Sound performance

I will start by saying that this will need a few hours of burn-in time, because they are sounding right now clearly quite different to how I heard them on the first day. I’m not sure if it’s my brain or their drivers, but clearly there is a difference.

I expected that the Venus would sound pretty much the same as the Starfield and Kato IEMs, which were quite full-bodied, warm, and mid-range and mid-bass forward. Surprisingly, the Venus are not like that. These are not pushing forward anything. Basically, they’re going for a more linear and neutral type of sound with a higher emphasis placed in the treble region. They’re actually cleaner and more resolving than the Edition XS and Sundara by HIFIMAN.

Dynamics and transients 

Connected with a USB dongle to a Bluetooth DAC/Amp, the Venus sounded plain boring. There wasn’t much life, especially in the bass. The dynamics were not that impressive.

The good news is that they work much better with bigger units, like the FiiO Q7, which made them sound livelier, more fun, and just overall better.

There’s an even bigger difference when listening to a desktop headphone amplifier. Not only that, but they sounded very different from one amplifier to another, so you'll need to experiment to find which amp sounds best to you.

Because the Venus are very linear-sounding with a bit of roll-off in the sub bass and a roll off in the upper mid-range, my advice is to use a warmer setup like an old discrete Class A headphone amplifier. 

Sound stage 

Another highlight was a quite massive sound stage. The sounds were not only coming from my left and my right. I was listening to Lorena McKinney, and I remember looking very often at the door of my office, because a few sounds were happening somewhere from around there, which was quite interesting. 

I was listening to “Labyrinth” by Sonar, and I remember hearing those sounds at different altitudes and distances from my eardrums, creating a very defined 3D map of the song. It didn’t feel like stereo music but a binaural recording.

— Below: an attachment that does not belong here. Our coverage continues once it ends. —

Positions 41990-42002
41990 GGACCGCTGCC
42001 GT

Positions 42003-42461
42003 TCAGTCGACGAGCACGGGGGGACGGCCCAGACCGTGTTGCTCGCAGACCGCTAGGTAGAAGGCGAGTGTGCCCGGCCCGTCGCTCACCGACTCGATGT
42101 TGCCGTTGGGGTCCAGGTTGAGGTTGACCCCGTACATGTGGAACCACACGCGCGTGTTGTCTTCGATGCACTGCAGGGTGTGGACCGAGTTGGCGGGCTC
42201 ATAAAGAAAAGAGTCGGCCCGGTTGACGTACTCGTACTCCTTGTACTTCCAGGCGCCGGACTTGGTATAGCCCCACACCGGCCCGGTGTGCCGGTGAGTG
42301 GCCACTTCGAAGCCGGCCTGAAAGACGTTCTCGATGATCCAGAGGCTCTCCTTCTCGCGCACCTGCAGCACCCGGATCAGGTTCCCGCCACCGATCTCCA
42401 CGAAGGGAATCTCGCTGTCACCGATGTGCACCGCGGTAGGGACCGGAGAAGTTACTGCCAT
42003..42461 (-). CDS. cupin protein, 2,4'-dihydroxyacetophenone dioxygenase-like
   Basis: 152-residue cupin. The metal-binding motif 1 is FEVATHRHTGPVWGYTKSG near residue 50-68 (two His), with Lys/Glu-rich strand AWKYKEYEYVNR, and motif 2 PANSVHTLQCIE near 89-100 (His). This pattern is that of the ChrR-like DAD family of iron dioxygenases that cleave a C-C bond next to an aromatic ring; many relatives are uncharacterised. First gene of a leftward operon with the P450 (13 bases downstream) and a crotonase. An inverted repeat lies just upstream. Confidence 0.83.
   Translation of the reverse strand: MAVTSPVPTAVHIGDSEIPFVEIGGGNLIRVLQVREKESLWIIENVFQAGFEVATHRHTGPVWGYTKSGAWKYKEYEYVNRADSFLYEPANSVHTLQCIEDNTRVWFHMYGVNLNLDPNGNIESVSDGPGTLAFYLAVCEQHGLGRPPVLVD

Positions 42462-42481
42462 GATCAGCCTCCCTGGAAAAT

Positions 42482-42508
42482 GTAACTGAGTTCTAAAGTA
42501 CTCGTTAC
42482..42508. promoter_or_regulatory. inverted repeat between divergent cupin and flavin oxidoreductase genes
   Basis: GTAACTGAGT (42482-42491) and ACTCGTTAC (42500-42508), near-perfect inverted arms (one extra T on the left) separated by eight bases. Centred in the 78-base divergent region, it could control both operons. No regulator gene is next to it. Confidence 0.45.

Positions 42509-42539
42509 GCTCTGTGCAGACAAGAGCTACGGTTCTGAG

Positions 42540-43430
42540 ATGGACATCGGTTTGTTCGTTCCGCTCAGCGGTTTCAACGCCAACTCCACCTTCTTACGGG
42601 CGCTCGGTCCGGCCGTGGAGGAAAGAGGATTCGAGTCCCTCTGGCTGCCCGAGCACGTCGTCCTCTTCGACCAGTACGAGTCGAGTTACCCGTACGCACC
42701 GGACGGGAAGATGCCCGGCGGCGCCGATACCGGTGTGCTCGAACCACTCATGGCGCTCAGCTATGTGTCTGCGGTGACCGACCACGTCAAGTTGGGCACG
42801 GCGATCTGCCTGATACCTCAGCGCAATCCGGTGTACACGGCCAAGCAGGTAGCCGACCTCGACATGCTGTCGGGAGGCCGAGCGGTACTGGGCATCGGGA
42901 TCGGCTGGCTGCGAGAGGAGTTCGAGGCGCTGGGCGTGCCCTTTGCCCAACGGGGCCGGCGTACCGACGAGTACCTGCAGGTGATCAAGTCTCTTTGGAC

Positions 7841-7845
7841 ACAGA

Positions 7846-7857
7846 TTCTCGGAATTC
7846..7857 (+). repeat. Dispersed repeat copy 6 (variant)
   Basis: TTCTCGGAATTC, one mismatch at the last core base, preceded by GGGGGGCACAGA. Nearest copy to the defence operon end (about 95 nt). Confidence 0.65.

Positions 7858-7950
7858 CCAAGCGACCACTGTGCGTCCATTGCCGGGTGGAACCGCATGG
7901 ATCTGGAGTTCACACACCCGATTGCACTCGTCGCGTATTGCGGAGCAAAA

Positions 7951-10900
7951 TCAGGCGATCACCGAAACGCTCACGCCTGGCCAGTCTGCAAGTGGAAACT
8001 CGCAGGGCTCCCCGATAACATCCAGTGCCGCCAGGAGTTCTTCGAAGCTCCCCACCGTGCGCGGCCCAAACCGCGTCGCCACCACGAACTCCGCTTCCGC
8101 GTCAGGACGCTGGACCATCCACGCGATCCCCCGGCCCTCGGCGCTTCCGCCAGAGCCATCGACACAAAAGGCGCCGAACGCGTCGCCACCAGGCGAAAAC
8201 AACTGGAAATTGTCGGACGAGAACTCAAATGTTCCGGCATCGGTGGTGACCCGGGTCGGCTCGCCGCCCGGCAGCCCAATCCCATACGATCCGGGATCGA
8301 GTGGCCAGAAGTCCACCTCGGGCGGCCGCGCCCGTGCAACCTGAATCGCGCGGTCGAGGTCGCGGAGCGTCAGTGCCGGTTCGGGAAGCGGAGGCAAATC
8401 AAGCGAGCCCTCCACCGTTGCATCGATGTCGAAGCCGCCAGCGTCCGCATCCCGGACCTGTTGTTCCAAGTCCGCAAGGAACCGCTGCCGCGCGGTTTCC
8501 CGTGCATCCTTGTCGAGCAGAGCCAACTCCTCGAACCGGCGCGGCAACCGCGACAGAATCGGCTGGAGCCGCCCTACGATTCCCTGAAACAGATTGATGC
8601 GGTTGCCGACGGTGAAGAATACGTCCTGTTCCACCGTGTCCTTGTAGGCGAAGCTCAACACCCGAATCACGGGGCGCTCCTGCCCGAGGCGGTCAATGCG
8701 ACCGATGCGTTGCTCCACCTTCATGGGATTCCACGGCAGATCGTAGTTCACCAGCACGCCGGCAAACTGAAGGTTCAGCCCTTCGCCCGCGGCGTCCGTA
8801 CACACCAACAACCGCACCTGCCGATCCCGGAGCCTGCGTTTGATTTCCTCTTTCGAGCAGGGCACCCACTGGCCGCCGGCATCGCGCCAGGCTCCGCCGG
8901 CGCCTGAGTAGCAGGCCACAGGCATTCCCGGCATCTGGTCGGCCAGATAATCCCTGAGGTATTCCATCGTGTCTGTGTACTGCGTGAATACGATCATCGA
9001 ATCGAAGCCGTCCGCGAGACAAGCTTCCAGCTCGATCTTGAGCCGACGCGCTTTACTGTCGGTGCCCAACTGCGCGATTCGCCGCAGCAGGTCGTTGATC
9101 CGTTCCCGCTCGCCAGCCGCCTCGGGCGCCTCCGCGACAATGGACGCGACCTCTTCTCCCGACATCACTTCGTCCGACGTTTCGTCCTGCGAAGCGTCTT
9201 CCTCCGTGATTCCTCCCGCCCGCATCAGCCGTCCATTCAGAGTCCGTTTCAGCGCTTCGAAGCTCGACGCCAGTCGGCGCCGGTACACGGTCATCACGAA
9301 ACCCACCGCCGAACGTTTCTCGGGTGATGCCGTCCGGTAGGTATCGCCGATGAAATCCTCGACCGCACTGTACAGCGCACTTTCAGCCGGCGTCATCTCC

There’s a mild roll-off in the sub bass that makes them a little ethereal, a little lightweight sounding in the bass. The mid-bass region is not elevated by a single dB so, again, these will not impress a bass addict or headbanger. Without a desktop headphone amp or a powerful portable unit, these are quite gentle and soft-sounding in the bass. 


The mid-range performance is there but it never tries to get your full attention. Between 500Hz and 1kHz, there’s a roll-off, so everything happening in that region is not very playful or meaty or warm. Female voices and string instruments are not very real sounding. 


The treble is both amazing and also weird. On the one hand, you get plenty of shimmer, detail, and nuance. On the other hand, it’s very uneven. There’s actually a 20dB difference between 5kHz and 8kHz, with too little information at 5kHz and too much energy at 8kHz. So they can get a little bit bright, but I didn’t find them very distracting in the treble. I didn’t find them harsh-sounding with my setup. It isn’t a problem with tube amplifiers. They can be a problem with ultra linear amplifiers though. 


The Moondrop Venus has a great build quality, and there’s plenty of things to like about it and very little to nitpick. All things considered, I give it an 85/100.